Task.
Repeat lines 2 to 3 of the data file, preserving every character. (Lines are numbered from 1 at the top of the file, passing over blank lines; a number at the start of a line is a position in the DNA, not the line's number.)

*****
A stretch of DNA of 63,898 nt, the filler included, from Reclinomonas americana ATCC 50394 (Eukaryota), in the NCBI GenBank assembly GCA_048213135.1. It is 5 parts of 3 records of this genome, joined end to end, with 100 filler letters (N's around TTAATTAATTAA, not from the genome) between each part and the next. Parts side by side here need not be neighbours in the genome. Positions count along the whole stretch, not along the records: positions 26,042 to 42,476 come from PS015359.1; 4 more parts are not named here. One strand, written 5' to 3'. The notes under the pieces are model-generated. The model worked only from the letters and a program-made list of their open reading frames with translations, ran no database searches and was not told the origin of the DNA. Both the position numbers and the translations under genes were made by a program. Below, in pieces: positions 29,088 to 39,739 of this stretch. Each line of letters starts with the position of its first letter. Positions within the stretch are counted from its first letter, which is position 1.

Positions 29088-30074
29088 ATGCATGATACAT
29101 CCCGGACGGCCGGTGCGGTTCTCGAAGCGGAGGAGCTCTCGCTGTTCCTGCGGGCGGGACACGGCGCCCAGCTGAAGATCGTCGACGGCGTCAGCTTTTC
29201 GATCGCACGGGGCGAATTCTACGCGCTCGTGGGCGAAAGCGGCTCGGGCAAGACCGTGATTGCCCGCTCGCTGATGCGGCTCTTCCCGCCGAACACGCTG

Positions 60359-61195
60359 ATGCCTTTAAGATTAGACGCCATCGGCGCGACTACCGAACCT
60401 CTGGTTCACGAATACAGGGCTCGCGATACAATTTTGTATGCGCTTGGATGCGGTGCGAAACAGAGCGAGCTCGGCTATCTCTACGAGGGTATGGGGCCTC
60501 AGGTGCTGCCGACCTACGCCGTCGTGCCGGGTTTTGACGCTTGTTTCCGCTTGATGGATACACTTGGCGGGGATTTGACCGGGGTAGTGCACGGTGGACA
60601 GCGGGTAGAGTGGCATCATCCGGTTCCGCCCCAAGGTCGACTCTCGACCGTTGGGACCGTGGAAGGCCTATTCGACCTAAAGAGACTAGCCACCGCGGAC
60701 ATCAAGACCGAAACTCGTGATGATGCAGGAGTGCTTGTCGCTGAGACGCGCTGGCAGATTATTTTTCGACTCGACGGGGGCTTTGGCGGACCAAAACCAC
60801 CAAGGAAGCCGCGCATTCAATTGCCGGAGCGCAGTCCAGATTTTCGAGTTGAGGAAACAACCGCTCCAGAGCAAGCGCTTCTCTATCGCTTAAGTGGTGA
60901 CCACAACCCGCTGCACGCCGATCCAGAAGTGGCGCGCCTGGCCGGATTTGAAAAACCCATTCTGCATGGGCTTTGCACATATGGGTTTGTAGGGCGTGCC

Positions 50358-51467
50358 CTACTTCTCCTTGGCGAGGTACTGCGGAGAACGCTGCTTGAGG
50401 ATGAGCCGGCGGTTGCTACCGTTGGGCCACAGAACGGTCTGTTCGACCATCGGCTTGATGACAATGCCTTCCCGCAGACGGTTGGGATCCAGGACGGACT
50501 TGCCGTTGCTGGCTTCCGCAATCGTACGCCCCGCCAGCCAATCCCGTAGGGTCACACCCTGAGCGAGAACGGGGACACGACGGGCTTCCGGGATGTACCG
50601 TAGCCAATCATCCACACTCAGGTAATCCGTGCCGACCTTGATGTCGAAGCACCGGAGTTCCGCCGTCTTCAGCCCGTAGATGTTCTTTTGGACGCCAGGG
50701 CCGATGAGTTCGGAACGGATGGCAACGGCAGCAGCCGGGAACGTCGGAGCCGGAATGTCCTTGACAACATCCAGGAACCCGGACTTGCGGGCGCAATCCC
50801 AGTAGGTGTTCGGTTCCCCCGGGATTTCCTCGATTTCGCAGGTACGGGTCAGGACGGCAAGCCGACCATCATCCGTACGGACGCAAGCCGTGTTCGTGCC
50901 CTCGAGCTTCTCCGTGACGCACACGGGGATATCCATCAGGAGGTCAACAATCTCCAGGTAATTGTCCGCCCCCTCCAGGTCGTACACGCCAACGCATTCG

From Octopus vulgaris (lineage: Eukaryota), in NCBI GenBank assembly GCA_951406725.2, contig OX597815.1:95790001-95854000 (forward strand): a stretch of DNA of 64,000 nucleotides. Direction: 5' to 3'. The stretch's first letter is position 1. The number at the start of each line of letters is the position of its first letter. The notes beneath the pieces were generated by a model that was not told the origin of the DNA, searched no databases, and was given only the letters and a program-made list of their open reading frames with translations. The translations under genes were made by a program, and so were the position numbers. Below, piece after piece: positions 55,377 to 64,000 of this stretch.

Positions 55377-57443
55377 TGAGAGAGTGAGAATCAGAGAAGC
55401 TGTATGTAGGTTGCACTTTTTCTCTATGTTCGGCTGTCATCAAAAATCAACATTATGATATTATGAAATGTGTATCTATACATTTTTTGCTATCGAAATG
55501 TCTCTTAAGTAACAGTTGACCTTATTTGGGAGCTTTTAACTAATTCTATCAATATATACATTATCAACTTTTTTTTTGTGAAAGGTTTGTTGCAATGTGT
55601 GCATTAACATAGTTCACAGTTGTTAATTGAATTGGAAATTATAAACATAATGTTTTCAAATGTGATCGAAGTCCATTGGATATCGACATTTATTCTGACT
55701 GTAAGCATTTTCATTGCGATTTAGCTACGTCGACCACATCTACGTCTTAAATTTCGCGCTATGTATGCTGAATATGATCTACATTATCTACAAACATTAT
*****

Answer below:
Positions 29088-30074
29088 ATGCATGATACAT